Long term xerogenic medication use linked to tooth wear, Study Finds
Dentists have found that the current use of xerogenic medication showed associated with the presence of tooth wear. This association was accounted for by subjective indicators of oral dryness, according to the study published in the Journal of Dentistry.
Although the presence of saliva has been widely recognized as being preventive for caries, there is still contention over the importance of salivary flow and the composition when protecting against tooth wear. Studies investigating the relationship between tooth wear and conditions which cause salivary gland hypofunction and changes in composition, e.g. radiotherapy-induced xerostomia, have tended to observe relationships between inhibited salivary parameters and tooth wear
Medications with anticholinergic, antimuscarinic, antiadrenergic, or sympathomimetic actions are known to interfere with either the production of saliva or with the secretion of the produced saliva. Therefore, Hend A.A. Alwaheidi and colleagues from the Faculty of Dentistry, Oral & Craniofacial Sciences, King's College London, London, United Kingdom conducted this study investigated the association between xerogenic medication use and tooth wear in a nationally representative sample of American adults, and whether this association was explained by subjective oral dryness.
The authors used data from 3578 adults who participated in the National Health and Nutritional Examination Survey (NHANES). Tooth wear was clinically determined using the modified Tooth Wear Index. Information on xerogenic medication use, subjective oral dryness (amount of saliva in the mouth and feeling the mouth dry when eating), and potential confounders (sociodemographic factors, dental insurance coverage, gastroesophageal reflux disease medication use, and soft drinks intake) were self-reported. The associations among xerogenic medication use, subjective oral dryness, and tooth wear were assessed in regression models adjusting for confounders.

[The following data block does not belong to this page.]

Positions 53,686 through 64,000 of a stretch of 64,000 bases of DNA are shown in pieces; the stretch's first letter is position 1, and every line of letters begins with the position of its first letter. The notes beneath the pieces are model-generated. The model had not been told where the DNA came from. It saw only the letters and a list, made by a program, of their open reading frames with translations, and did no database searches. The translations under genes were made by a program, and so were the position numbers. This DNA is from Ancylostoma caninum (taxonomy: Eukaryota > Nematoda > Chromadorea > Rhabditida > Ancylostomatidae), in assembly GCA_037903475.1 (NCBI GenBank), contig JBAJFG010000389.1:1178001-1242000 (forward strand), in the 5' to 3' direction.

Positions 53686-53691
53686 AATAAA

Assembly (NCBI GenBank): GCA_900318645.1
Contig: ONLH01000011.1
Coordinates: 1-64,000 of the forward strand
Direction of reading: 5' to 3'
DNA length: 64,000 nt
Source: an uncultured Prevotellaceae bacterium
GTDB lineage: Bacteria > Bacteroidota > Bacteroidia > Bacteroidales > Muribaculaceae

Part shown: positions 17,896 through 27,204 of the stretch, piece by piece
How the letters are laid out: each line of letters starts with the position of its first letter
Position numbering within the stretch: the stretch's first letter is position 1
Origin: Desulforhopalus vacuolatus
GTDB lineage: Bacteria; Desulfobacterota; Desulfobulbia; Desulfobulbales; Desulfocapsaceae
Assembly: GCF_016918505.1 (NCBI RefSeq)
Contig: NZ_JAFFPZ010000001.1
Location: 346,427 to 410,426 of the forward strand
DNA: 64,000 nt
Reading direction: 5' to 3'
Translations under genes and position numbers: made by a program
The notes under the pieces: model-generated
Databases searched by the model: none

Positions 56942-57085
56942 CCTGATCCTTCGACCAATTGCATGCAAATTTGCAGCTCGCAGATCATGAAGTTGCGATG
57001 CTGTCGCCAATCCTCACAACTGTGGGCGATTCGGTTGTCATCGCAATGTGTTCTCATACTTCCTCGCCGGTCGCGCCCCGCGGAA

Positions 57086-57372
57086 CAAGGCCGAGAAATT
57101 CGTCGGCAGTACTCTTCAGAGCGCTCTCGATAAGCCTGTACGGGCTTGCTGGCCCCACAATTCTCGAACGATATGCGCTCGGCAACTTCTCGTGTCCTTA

The following results were highlighted-
- Adults taking xerogenic medication had greater odds of reporting too little amount of saliva and feeling the mouth dry when eating.
- In addition, participants taking one and multiple (two or more) xerogenic medications had, respectively, 1.53 and 1.44 greater odds of having tooth wear than those taking no xerogenic medications.
In a regression model including all explanatory variables, the association of xerogenic medication use with tooth wear was fully attenuated whereas subjective oral dryness (amount of saliva in the mouth but not feeling the mouth dry when eating) remained positively associated with prevalence of tooth wear.
Hence, the authors concluded that "dentists should be familiar with the possible connection between a patient's medical prescription and tooth wear. Changing prescriptions to non-xerogenic alternatives, whenever possible, could improve patients' oral condition. The findings also suggest that patients may recognize, through the perception of dry mouth, when medication is placing them at risk."